Getting my MBA from Arizona State University was one of the best decisions of my life. I could make a million great decisions from now until the day I’m in the ground and that statement would still hold true.
If I could give you one piece of advice that I picked up during my program at ASU, it’s this: watch all your numbers. You don’t need an MBA to do it, either.
A number of years ago a new restaurant opened up down the street from my house. They advertised everywhere, and I mean everywhere. I couldn’t get away from seeing their name or finding one of their coupons in my mailbox.
Eventually I broke down and went in. The food was good. The place was packed. It seemed pretty successful. At one point the owner came around and asked our table how everything was. I told her it was great, and then I asked a very important question.
“How many new customers did you get this month?”
She told me she wasn’t sure and offered a guess.
About a week later, I was in a favorite restaurant of mine, one that had been in business for over 25 years. I knew the owner and he knew me, and I asked him the same question.
He knew not only how many new customers he got that month, but also the breakdown of how all of his new customers had heard of his restaurant, whether it was Facebook, Google, word of mouth, etc.
Not knowing the number of new customers isn’t going to be the thing that makes or breaks your business, but the difference between the two restaurant owners knowing their numbers is an indicator of which business is going to continue thriving.
Why do I say that? Well, I guarantee you that an owner that pays that close of attention to the number of new customers he or she gets each month is also going to pay closer attention to every other number in that business, and that kind of attention to detail is what will inevitably separate the places that thrive for a quarter of a century from the ones that close up shop when those new customers stop caring about free coupons.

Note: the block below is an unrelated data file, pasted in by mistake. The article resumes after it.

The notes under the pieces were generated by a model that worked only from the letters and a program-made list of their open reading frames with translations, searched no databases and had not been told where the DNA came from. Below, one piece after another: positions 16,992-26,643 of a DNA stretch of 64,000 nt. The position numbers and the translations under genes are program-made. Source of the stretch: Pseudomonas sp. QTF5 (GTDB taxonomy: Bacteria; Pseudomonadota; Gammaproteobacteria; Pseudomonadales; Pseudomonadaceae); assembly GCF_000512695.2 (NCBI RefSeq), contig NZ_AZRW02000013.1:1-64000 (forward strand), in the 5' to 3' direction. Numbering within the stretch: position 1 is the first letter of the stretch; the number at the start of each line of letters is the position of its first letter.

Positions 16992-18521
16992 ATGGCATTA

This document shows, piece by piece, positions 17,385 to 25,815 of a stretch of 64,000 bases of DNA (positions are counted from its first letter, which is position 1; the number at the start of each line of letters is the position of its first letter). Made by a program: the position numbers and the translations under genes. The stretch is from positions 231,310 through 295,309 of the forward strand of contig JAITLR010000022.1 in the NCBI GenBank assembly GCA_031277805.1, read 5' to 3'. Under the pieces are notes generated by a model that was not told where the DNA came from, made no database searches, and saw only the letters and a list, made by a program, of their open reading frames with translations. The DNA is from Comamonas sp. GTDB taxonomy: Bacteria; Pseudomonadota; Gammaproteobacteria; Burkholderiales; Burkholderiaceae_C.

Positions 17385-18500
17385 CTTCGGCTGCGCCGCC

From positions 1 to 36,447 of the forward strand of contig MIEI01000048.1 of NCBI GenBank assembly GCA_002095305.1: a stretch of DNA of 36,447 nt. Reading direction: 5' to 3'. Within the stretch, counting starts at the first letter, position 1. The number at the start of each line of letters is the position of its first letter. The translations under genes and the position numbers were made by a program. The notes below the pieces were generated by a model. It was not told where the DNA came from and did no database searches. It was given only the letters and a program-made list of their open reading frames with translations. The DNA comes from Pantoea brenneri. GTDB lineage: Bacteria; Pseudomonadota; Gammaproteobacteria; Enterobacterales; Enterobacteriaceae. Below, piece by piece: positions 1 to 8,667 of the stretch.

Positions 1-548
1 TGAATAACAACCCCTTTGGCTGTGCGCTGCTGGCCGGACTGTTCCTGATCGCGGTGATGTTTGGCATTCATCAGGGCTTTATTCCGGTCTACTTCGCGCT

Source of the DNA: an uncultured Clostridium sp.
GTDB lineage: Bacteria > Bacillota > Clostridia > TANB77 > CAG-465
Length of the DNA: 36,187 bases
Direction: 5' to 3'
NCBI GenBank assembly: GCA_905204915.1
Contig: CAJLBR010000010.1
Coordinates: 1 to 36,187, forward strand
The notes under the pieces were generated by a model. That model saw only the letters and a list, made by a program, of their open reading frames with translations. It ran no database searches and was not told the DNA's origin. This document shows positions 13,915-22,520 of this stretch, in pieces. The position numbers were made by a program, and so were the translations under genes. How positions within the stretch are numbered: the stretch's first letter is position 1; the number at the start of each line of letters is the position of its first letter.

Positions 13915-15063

The following excerpt is from my new book, “Uncomplicate Business: All It Takes Is People, Time, and Money.”
Excerpt: Millionaires become millionaires not because of what they make, but because of what they save. You don’t need to be a genius to understand that if you spend more than you make, you’ll end up broke. The world has plenty of broke geniuses. …
To fully understand the importance of numbers, you need to take a step back. Reexamine your personal life and your personal financial goals. I tire of listening to fellow dentists complain that their practices are failing, that they can’t afford to undertake a marketing campaign to attract new patients, while they live in mansions and are willing to lease a Mercedes-Benz at a thousand dollars a month.
If this is you, take a good look at yourself in the mirror. Why aren’t you making the tough decisions? Are you concerned about how your stay-at-home spouse will react if you say it’s time to rein in your household spending and to get a job? Are you afraid that downsizing your house and trading in your BMW for a practical car will cost you your high-class image?
Put your Rolex up for auction on eBay, and you might pick up a couple thousand dollars along with the revelation that you’ve invested too much money in needless stuff. To borrow a line from the movie, Fight Club: “The things you own end up owning you.” You don’t need the boat. You don’t need the vacation condo, the fancy cars, or the membership to the country club. You can’t afford to go out to eat four nights a week. You need to sit down and figure out how to cut your personal expenses, because they’re also eating into your business’s bottom line. Seriously, how good does it feel that you bought your wife that Gucci purse or your husband a new Rolex watch? That’s $5,000 that you could have reinvested in your business. You could have built a new website for your business for what you dropped on a fancy handbag or watch.
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